CALL FOR RESEARCH PAPERS
NEW ACADEMIA - (ISSN 2277-3967) (PRINT)
AN INTERNATIONAL JOURNAL OF ENGLISH LANGUAGE, LITERATURE AND LITERARY THEORY
Vol.1 Issue 3: July 2012
CALL FOR RESEARCH PAPERS
Alternative Modernisms: An International, Interdisciplinary Conference
16-18 May 2013
Professor Jean-Michel Rabaté (University of Pennsylvania)
Professor Griselda Pollock (Leeds University)
Professor Ástráður Eysteinsson (University of Iceland)
CALL FOR PAPERS
Strange Contraries in thee combine,
Both hell and Heaven in thee meet,
Thou greatest bitter, greatest sweet
No pain is like thy pain, no pleasure too like thine.
John Norris, 1687
This Conference aims to bring together English language teachers, professionals and scholars to share their research on modern pedagogical approaches which can empower the English language classroom and enable the learner to communicate effectively in English.
An intensive one-day symposium at the Harcourt Hill Campus of Oxford Brookes University (28 June 2012) to explore how creative teaching and learning fits with (or doesn't fit with) formal learning structures at school and university. The focus of the symposium is on the relationship between institutional structures of thought and practice in learning and the positive turbulence or system stresses caused by injection of or experimentation with innovative approaches. Participants will include academics and teachers as well as anyone with an interest in how creativity functions in respect to institutional learning.
From Cover to Cover: Reading Readers
Department of American Culture and Literature
30th Anniversary Conference
November 7 – 9, 2012
Melville and Religion
This workshop on Interdisciplinary Pedagogy in Literature aims at discussing the following:
What are the fundamental elements of interdisciplinary teachings in literature? How do we
incorporate various texts from different disciplines into a single interdisciplinary teaching in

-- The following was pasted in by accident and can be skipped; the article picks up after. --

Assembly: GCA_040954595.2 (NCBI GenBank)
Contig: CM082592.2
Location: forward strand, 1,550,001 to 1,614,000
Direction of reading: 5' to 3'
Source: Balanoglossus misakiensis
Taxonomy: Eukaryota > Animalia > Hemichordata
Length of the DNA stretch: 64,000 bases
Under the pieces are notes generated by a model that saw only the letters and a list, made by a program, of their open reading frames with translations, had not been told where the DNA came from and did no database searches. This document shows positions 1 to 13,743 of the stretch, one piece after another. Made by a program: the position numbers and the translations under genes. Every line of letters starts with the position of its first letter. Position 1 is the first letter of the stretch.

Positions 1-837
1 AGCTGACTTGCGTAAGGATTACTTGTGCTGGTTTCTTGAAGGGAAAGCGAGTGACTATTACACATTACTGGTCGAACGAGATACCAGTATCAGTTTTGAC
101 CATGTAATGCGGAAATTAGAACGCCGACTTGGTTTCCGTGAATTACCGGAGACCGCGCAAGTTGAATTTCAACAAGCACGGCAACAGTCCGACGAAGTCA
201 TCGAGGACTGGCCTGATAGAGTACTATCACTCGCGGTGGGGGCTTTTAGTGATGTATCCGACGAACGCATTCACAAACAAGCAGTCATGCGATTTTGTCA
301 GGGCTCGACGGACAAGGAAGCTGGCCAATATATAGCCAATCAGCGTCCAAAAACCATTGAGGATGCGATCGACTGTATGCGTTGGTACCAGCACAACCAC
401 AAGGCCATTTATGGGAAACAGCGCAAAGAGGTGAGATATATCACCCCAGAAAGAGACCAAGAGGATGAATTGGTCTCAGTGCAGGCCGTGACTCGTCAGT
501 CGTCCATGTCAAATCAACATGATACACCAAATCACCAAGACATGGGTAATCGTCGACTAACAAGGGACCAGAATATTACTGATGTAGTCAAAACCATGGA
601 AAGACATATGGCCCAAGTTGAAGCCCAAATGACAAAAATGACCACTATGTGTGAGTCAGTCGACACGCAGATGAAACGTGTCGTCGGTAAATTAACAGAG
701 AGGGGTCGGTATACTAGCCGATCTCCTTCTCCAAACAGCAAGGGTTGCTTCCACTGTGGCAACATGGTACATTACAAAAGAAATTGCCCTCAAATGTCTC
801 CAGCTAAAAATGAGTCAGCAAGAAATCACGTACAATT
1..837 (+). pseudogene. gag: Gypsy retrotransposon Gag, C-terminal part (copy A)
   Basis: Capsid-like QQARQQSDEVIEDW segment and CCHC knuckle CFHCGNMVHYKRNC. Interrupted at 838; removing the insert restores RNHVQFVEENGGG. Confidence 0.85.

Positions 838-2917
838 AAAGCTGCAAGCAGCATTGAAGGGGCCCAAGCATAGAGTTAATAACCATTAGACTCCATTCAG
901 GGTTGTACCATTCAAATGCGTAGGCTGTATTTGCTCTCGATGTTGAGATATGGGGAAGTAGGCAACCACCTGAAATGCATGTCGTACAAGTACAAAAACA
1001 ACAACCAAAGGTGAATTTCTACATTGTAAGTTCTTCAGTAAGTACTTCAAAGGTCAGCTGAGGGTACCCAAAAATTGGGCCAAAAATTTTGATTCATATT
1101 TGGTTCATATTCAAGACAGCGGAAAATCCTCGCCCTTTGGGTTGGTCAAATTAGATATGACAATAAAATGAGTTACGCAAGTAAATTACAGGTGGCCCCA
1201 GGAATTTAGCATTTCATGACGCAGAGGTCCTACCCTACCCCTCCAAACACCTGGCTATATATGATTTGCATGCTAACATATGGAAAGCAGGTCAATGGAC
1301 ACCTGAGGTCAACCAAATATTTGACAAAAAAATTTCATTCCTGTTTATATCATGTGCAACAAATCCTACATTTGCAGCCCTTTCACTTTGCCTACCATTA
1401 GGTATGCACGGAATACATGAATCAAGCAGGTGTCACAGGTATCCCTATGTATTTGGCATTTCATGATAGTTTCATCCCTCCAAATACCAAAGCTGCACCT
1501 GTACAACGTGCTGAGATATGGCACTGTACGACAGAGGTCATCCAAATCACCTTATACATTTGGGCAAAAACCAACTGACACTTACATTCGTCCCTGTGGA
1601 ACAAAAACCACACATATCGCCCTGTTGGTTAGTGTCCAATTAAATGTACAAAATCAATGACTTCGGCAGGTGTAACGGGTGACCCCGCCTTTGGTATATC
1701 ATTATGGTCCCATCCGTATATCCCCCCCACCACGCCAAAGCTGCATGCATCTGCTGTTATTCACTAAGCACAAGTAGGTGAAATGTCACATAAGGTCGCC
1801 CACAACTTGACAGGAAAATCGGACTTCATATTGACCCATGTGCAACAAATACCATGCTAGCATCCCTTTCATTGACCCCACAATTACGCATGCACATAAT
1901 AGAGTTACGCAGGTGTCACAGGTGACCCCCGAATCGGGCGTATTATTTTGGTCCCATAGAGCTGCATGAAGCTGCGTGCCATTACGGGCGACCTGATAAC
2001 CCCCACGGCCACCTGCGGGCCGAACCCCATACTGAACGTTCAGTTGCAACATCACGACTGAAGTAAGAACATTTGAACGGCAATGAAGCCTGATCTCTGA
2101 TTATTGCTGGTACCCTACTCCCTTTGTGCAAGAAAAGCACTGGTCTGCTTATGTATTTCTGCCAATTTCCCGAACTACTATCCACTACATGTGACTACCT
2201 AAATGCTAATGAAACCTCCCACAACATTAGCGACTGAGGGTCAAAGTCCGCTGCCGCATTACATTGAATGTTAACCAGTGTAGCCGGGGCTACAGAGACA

literature? How can we bring students' research in dialogue with the research on other
disciplines, sometimes with social sciences and natural sciences? Papers are welcome that
explore the methods of interdisciplinary teaching pedagogy. By June 30, 2012, please submit
abstracts of 300 words to Yubraj Aryal, Purdue University, at firstname.lastname@example.org.
The BCLA invites conference papers on the theme of migration for its triennial convention, to be held at the University of Essex, UK, July 8-13 2013.
This issue of Interdisciplinary Humanities draws upon the widest variety of insights from the humanities to addresses the difficult and even paradoxical questions around pride and humility. Topics related to this theme include, but are not limited to: hubris, victory disease, group think, narcissism, esteem, genuine pride, narcissistic pride, identity pride, vulnerability, anatta, egolessness, openness, epoché, bracketing, indeterminacy, and cognitive conflict.
For more information contact and/or to submit manuscripts for publication consideration, contact Shawn Tucker at pridehumilityih at gmail dot com.
Gendered Persuasion: Borrowed Arguments in Early Modern Drama
Debts to the Moor: Influences, Adaptations, and Citations of Shakepeare's Othello
South-‐Indian cinema, from its inception, has exhibited unique yet subtle moves in
technology, production, distribution, consumption, spectatorship, aesthetics, and
representation. In a span of more than hundred years, South-‐Indian cinema has
exceptionally formulated its own niche within the larger contours of World cinema and the
Indian film industry and has evolved as a significant cultural expression which deserves
meticulous critical attention. Any contemporary approach to South-‐Indian cinema includes
the enormous systems of stardom, fan-‐dom, image-‐nation, spectacle-‐spectator, economy of
film production, technology, cultural politics of film production and viewership.
In many of the world's most popular and well-known children's tales, terrifying characters that belong better in a horror flick often rear their ugly heads. From the child-devouring Baba Yaga in "Hansel and Gretel" to the biting, snatching Jabberwock in Lewis Carroll's Through the Looking-Glass to R.L. Stine's Goosebumps series, horror elements are everywhere in the child's literary world. The knee-jerk reaction to such elements in children's books is a simple one: frightening things scare children into being good. But in the best children's literature in which these elements appear, new and old, the world becomes a Wonderland of terror and their inclusion borders on playful.
Friendship and States of Debt in Early Modern English Literature (MMLA 2012)